A Moment For Fiscal Courage
One year ago, it seemed reasonable to hope that the mortgage crisis would be contained. Since then, just about everything that could go wrong has gone wrong. The crisis has spread through the financial system and is metastasizing into a global slowdown. It cries out for a bolder government response than we have seen so far. So here is a test for candidates McCain and Obama: Which of you would provide it?
When the mortgage market crashed, it was plain that billions of dollars of real estate loans would not be repaid, leaving enormous holes in financial sector balance sheets. But the beauty of global capitalism is that fresh billions can be found. The Chinese and Arab governments were accumulating savings faster than American lenders were squandering them, so it was simply a matter of transferring the cash from one place to another.
Sure enough, U.S. financial institutions promptly raised billions in fresh capital, including more than $30 billion in December and January from sovereign wealth funds abroad. As my Council on Foreign Relations colleague Brad Setser points out, this infusion dwarfed the bailout packages that the International Monetary Fund arranged in past emerging-markets crises.
But after these capital infusions, the real trouble started. It turned out that the banks had low-balled what they might have lost, so the foreign rescuers were hit with nasty surprises. Understandably, they became leery of providing further infusions. Financial institutions had to conserve capital by calling in loans. The mortgage mess became a credit crunch.
Once that happened, the economy slowed more than it would have otherwise. The slower economy caused real estate prices to fall further, which meant that more losses showed up in the banks' mortgage portfolios. So the banks' need for fresh capital increased -- and is still increasing. But because they have forfeited the confidence of the capital providers, banks are hard-pressed to raise funds.
If the banks' lack of transparency was the first reason the crisis metastasized, the second was oil and food inflation. This shock frightened consumers at home and abroad, slowing spending and growth; it forced central banks to raise interest rates to combat inflation, compounding the slowdown. A year ago, there were hopes that the U.S. downturn would be cushioned by strong demand for exports from buoyant economies abroad. Now the euro zone is growing more slowly than the United States, and even Asia is cooling.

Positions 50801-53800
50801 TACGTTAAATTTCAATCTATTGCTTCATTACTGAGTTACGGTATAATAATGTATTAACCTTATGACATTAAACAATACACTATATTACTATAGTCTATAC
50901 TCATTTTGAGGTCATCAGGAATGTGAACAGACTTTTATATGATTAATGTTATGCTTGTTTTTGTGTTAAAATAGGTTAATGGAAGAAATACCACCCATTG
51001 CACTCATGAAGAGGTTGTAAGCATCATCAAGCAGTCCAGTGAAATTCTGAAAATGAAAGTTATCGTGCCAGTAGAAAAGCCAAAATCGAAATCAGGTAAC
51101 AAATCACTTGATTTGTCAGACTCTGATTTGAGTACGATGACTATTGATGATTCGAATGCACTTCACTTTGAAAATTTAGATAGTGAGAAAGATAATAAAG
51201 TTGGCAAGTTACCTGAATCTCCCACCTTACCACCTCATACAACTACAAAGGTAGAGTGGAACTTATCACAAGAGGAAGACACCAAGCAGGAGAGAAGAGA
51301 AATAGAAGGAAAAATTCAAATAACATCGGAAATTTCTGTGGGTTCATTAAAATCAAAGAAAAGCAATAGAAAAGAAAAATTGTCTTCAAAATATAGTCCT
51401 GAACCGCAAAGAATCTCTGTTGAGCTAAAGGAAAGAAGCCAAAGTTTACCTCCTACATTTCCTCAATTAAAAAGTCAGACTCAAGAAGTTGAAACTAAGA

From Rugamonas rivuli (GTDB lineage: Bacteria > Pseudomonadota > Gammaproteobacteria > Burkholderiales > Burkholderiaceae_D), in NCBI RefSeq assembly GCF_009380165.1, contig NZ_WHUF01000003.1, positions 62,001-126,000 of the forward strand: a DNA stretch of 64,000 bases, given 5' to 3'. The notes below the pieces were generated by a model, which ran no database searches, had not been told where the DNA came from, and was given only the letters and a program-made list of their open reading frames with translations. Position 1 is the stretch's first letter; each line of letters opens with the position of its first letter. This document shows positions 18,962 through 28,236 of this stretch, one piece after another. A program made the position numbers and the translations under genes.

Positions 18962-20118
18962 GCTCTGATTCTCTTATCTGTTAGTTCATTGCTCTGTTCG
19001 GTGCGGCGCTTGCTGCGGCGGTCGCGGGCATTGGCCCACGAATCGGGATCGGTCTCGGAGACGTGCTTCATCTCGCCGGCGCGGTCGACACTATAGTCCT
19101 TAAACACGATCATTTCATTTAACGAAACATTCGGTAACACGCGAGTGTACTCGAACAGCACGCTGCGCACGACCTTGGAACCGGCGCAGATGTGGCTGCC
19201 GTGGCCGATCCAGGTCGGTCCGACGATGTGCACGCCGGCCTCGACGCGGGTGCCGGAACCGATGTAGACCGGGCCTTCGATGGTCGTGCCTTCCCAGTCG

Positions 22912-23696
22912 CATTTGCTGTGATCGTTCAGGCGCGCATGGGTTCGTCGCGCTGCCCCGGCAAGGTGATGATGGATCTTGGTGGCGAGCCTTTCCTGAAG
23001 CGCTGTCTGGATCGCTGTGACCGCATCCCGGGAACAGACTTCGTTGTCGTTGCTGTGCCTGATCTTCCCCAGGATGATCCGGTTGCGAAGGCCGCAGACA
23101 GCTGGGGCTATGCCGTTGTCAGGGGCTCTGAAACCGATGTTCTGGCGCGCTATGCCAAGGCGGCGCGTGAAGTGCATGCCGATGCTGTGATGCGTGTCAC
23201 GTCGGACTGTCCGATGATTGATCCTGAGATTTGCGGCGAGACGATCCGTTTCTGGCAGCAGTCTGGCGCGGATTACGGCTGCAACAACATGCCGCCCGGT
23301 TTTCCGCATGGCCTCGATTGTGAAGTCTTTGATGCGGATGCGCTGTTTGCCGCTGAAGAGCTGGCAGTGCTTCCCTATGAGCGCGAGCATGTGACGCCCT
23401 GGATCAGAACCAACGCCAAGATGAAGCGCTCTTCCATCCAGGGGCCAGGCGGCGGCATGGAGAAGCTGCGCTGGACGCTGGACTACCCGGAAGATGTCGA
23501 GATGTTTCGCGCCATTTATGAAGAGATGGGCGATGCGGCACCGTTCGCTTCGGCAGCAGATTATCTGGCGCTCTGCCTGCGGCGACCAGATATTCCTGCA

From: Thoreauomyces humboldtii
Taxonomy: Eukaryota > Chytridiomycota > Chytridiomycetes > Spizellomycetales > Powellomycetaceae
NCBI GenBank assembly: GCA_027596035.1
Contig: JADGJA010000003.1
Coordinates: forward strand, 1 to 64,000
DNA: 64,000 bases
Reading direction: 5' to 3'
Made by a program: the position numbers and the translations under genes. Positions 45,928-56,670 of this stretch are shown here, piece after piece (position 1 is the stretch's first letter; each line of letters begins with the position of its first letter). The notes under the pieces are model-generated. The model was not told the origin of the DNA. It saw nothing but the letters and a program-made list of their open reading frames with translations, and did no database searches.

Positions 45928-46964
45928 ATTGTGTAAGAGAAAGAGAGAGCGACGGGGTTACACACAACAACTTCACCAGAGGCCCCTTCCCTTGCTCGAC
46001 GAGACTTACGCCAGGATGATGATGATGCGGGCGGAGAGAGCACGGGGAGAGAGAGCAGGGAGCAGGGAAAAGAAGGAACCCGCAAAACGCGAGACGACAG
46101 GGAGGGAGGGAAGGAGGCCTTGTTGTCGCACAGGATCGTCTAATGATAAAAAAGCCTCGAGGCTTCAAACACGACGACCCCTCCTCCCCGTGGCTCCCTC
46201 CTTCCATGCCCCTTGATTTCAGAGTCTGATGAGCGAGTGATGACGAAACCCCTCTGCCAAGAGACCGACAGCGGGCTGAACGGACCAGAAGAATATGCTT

The upshot is that things are desperate. The unemployment rate in the headlines (which understates the real number) is heading toward 6 percent; home prices are falling hard; and the two forces that have averted outright recession -- a timely fiscal stimulus and strong growth abroad -- are fading. The Fed has cut interest rates as much as possible given the worry about inflation. Foreign central banks are similarly boxed in. With the world's inability to agree on anything, there's no prospect of a coordinated global response -- witness the breakdown in trade talks. And so the United States must act using the only tool it has: It is time for a second stimulus.
Barack Obama, to his credit, has called for a modest stimulus, but there are questions about its size and design. Thanks to the Bush administration's crazy tax cuts, the federal budget is drowning in red ink. A further expansion of the deficit -- which is already set to surpass $500 billion next year -- could worry the markets, perhaps driving up interest rates and undermining the intended boost to the economy. So the stimulus has to be packaged with a signal that it won't bust the budget.
Obama deals with that imperative by keeping the stimulus modest and saying he would pay for it with a tax on oil companies' windfall profits. This is better than proposing nothing. Windfall-profit taxes reduce incentives for oil companies to search for new oil, but, to be fair, oil at $100-plus per barrel creates a sufficiently powerful incentive that the tax's damage would be marginal. Yet while Obama's plan is better than John McCain's lack of a plan, it is not the bold stroke that it should be. The best way to demonstrate that a stimulus won't bust the budget and, therefore, to create room for a bigger one is to address the budget's greatest problem head-on. A short-term stimulus should be coupled with a medium-term plan to fix entitlements.
Yeah, right, you're thinking; telling politicians to fix entitlements is like telling alcoholics to drink milk. But if today's economic mess teaches anything, it is the danger of mortgaging the future and living beyond one's means. The federal entitlement programs, which are projected to drive an eightfold increase in the nation's debt-to-GDP ratio by 2050, are the governmental equivalent of a no-doc loan with a spring-loaded reset. If ever there will be a time to speak honestly with the American people about entitlements, surely this is it.